After a killing frost, remove dead plant debris from annual and vegetable beds. Sanitation is especially important if you have had disease problems in your garden. Remove all diseased foliage or fruits and do not add infected materials to your compost pile, as most home compost piles do not get hot enough to kill disease organisms.

Shredded leaves make good mulch for your garden beds. Ground-up leaves also will decompose more quickly in a compost pile.

A serious gardener might rent a shredder, which results in a fine leaf mulch. It is a very noisy machine that should always be used with ear protection, however, and using it is time-consuming.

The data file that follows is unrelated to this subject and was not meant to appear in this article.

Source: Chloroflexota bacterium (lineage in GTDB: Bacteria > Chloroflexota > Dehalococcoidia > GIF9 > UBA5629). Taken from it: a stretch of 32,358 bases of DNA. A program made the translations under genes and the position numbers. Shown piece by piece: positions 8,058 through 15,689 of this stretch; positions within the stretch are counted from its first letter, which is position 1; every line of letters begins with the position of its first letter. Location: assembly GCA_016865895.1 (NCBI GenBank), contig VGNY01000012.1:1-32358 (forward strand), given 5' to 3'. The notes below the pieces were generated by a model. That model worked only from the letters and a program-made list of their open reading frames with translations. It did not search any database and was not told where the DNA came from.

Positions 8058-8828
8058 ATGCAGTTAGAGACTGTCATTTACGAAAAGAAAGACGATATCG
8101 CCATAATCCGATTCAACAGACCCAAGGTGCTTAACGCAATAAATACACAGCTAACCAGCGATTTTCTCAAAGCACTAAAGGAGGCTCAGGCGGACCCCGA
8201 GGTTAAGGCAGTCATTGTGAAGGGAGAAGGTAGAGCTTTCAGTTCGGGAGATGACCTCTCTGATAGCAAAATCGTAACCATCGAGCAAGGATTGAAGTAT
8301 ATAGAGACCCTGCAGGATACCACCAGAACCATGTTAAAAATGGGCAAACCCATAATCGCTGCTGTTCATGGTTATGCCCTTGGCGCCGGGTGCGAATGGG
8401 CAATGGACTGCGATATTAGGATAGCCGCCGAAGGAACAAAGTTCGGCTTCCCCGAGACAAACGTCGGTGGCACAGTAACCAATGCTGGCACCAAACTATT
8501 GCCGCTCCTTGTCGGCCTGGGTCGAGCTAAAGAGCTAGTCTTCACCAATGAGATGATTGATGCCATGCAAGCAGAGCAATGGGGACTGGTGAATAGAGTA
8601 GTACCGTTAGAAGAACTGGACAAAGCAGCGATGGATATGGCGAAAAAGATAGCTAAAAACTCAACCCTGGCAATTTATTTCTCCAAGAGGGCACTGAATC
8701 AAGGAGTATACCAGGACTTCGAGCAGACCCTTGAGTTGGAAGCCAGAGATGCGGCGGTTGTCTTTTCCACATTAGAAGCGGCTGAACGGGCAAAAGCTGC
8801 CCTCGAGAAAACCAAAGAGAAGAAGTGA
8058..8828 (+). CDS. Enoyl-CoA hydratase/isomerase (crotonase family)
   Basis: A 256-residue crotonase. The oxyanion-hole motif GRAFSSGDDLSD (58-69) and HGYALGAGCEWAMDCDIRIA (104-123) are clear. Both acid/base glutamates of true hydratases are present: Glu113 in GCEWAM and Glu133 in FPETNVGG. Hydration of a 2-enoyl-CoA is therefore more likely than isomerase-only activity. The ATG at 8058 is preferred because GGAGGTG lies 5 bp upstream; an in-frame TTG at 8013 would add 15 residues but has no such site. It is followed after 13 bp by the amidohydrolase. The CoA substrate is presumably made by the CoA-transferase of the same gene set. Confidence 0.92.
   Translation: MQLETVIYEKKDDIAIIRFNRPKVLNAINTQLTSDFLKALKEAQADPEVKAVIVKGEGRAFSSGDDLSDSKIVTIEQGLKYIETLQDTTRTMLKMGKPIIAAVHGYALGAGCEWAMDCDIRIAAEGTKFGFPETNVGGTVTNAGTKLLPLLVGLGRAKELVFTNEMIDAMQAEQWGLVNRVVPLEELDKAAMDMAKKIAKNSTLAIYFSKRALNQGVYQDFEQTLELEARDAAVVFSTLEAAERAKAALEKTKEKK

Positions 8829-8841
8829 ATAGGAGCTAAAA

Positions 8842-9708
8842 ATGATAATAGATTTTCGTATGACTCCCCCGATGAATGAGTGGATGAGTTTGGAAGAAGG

For the average gardener, a lawnmower with a bag to catch the leaves works fine. Simply rake the leaves onto the lawn and run the mower over them. The mower does not cut up the leaves as finely as a shredder but works a lot faster.

In general, it is not necessary to mulch established perennial borders. Leave dried perennials standing for winter interest and leave a light layer of leaves in the bed to provide some winter protection. Cut the perennials back when they start looking bad.

You only need to mulch perennials if they were planted this year. The freeze-and-thaw cycle in early spring can push newly planted perennials out of the ground.

Many plants have had fungal diseases this season. The spores of fungi overwinter on infected plants' leaves and stalks, so it is important to remove any diseased foliage from the garden. It is best to put diseased plants into the landscape waste and not into your compost pile. Most home compost piles do not get hot enough to kill disease organisms.

Downy mildew, a fungal disease, may have affected your impatiens late in the season. Several beds of impatiens at the Chicago Botanic Garden in Glencoe were killed by this disease.